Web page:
A lot of things in retirement are beyond your control. You can’t control what will happen with interest rates or the financial markets. You can’t control your health and what kind of care you may need in retirement. You can’t even control how long your retirement will last.
However, you might be under the assumption that you can at least control when your retirement starts. After all, you get to decide when you retire. If you feel you can afford to retire early, you have the right to do so. Similarly, if you need to catch up on your retirement savings, you have the option to push back your retirement date.
That assumption may not always be true, though. You may not get to decide when you retire. According to a study from the Employee Benefit Research Institute, nearly half of all retirees say they were forced to retire earlier than they had planned.1
Forced early retirement is a reality. And if you are forced to retire earlier than you’d anticipated, you could face financial challenges. You may have to dip into your retirement savings earlier than you had expected. You may have to file for Social Security benefits earlier than you had planned.
Do you have a backup plan in case you’re forced to retire early? If not, now may be the time to develop one. Below are a few common reasons why people are forced to leave the workforce early, as well as tips on how you can manage the risk:
Think disability won’t happen to you? Think again. According to the Council for Disability Awareness, Americans on average think they have only a 2 percent chance of becoming disabled. The reality is that the average worker has a 25 percent chance of suffering a long-term disability.2
As you age, it’s natural to assume you may be more vulnerable to injuries and illnesses. It’s possible that you could suffer an injury or illness that limits your ability to work. If that happened, how would you support yourself and your family?
You can protect yourself against this risk with tools like individual disability insurance. You pay premiums for the insurance today, and in exchange, you’ll receive a benefit to support yourself should you ever become disabled. While your employer may offer disability insurance, and Social Security sometimes covers disability, you may find that the coverage under those programs is insufficient to meet your needs until you retire.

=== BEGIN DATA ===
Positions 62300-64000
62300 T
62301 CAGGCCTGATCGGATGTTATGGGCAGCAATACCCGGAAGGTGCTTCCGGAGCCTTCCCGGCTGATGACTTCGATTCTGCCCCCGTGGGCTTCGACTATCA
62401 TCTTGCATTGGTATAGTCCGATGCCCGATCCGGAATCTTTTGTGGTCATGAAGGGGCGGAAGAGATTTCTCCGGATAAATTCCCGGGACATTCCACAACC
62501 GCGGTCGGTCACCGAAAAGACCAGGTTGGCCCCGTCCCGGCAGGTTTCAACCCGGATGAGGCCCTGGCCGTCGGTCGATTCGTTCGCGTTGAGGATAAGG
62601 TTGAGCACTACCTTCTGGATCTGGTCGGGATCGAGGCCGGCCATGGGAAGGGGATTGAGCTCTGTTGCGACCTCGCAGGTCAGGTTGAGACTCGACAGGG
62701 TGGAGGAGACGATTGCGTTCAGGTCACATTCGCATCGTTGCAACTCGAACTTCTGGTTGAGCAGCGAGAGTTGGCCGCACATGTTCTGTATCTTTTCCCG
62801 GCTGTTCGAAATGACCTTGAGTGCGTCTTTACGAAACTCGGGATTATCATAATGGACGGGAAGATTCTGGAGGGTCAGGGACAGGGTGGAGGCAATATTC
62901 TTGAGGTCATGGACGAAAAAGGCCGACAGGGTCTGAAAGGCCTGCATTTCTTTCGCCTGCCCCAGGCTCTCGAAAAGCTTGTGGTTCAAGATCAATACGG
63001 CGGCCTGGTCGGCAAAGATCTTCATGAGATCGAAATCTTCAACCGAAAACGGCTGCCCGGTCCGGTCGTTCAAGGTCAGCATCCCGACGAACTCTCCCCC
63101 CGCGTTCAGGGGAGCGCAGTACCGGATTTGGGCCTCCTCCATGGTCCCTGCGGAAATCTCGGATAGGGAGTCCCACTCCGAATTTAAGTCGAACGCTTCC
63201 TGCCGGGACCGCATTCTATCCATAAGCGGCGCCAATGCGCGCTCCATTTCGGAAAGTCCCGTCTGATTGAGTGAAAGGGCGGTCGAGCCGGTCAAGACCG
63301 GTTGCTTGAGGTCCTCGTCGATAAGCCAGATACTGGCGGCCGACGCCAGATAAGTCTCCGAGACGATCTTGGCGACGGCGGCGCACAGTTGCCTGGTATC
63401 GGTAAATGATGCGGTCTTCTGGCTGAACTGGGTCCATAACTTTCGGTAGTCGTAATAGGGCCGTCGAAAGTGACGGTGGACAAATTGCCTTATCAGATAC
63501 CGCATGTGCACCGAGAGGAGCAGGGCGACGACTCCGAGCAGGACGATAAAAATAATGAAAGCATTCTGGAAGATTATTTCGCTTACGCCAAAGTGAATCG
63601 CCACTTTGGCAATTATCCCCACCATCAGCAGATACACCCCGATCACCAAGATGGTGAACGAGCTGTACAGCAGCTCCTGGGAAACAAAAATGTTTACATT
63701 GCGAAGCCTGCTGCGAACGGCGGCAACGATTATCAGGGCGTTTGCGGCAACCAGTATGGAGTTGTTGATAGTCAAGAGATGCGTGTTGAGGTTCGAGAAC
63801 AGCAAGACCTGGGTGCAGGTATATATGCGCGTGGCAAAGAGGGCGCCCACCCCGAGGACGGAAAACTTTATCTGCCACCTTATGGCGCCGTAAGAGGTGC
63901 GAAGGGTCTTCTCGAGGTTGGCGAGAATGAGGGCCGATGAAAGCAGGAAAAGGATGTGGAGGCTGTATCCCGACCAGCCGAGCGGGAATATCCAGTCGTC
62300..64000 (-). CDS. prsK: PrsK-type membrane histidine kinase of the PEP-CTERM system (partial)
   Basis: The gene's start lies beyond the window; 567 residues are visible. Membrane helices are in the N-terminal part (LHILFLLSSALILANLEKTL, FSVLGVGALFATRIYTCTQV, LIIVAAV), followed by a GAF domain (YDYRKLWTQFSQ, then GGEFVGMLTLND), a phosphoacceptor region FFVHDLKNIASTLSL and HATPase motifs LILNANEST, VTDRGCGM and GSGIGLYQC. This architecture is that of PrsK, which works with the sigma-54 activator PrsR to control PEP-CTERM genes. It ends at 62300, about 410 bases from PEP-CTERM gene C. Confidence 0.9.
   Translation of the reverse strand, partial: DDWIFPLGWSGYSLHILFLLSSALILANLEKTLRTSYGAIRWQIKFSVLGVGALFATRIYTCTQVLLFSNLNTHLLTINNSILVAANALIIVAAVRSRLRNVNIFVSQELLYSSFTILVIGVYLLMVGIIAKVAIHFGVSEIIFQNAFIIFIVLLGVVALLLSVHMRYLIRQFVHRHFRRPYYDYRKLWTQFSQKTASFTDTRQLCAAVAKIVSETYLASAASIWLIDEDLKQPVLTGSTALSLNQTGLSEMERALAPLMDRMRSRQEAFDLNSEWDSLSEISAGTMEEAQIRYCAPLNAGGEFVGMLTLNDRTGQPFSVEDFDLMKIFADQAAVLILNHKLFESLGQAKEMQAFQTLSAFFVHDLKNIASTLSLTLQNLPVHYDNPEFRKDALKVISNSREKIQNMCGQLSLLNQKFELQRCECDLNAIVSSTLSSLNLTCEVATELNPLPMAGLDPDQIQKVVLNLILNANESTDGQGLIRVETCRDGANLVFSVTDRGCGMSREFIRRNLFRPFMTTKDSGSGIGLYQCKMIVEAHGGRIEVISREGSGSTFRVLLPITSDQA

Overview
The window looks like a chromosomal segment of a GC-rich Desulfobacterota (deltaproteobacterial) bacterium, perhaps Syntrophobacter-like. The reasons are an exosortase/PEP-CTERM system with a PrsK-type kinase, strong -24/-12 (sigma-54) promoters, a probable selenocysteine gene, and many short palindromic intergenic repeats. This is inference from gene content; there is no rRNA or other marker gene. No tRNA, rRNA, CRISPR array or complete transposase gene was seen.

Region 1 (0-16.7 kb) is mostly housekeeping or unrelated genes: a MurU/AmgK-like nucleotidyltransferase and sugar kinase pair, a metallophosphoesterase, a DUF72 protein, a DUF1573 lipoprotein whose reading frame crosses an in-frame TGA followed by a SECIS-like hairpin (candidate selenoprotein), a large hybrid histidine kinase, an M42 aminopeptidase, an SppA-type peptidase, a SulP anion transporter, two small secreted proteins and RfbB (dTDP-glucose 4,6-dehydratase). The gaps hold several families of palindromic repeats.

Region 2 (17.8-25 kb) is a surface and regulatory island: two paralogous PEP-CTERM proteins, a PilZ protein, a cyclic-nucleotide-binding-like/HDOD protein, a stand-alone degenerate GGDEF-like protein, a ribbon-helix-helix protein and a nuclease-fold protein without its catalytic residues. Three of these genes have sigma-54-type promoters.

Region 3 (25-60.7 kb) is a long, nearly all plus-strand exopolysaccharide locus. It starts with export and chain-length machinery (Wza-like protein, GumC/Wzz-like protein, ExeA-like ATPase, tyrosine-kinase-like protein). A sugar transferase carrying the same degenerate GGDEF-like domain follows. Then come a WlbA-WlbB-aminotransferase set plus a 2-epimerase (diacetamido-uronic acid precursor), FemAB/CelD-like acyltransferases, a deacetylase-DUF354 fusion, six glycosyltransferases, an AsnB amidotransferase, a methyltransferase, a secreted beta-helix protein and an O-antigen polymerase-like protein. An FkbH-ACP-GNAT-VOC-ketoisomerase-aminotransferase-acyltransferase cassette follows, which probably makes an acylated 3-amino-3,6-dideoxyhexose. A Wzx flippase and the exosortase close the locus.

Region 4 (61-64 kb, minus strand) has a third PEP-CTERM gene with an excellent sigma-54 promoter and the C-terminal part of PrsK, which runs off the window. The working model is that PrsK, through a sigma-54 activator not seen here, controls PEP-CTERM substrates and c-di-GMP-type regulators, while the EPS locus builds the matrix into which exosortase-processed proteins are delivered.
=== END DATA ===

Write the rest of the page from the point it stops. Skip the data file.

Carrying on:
The possibility of losing your job to layoffs or restructuring may be something you don’t want to consider. However, it’s a possibility in any industry. Even in strong economic times, organizations are always looking for ways to become more efficient and streamlined.
Again, consider what the consequences may be if you were to lose your job a few years before your planned retirement date. Do you have enough assets to support an early retirement? Would you be able to find a new position?
There are several steps you can take to minimize this threat. One is to keep investing in your skills and abilities so you stay valuable to your employer and to potential new employers. Another is to build a sizable emergency reserve fund so you have assets to bridge the gap between job loss and retirement.
Ready to develop your backup plan for forced early retirement? Let’s talk about it. Contact us at Bam Advisory Group. We can help you analyze your needs and develop a strategy. Let’s connect soon and start the conversation.
Licensed Insurance Professional. This information is designed to provide a general overview with regard to the subject matter covered and is not state specific. The authors, publisher and host are not providing legal, accounting or specific advice for your situation. By providing your information, you give consent to be contacted about the possible sale of an insurance or annuity product. This information has been provided by a Licensed Insurance Professional and does not necessarily represent the views of the presenting insurance professional. The statements and opinions expressed are those of the author and are subject to change at any time. All information is believed to be from reliable sources; however, presenting insurance professional makes no representation as to its completeness or accuracy. This material has been prepared for informational and educational purposes only. It is not intended to provide, and should not be relied upon for, accounting, legal, tax or investment advice.
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